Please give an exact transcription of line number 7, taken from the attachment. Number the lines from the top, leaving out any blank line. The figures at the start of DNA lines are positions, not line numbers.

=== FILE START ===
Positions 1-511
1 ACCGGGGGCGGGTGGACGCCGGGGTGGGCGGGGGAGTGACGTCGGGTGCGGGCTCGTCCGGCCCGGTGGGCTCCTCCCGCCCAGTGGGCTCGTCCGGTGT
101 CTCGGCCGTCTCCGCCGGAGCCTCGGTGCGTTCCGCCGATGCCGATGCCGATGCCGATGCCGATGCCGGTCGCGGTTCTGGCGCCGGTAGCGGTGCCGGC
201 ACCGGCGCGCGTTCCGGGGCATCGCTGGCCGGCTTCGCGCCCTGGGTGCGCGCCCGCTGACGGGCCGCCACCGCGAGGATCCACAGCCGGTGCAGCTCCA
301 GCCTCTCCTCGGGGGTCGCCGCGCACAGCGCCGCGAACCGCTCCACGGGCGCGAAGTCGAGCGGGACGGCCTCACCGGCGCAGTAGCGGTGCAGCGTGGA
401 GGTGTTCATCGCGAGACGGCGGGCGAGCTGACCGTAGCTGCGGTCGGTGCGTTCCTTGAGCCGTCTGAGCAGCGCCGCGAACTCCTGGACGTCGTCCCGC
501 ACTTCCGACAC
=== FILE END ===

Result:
501 ACTTCCGACAC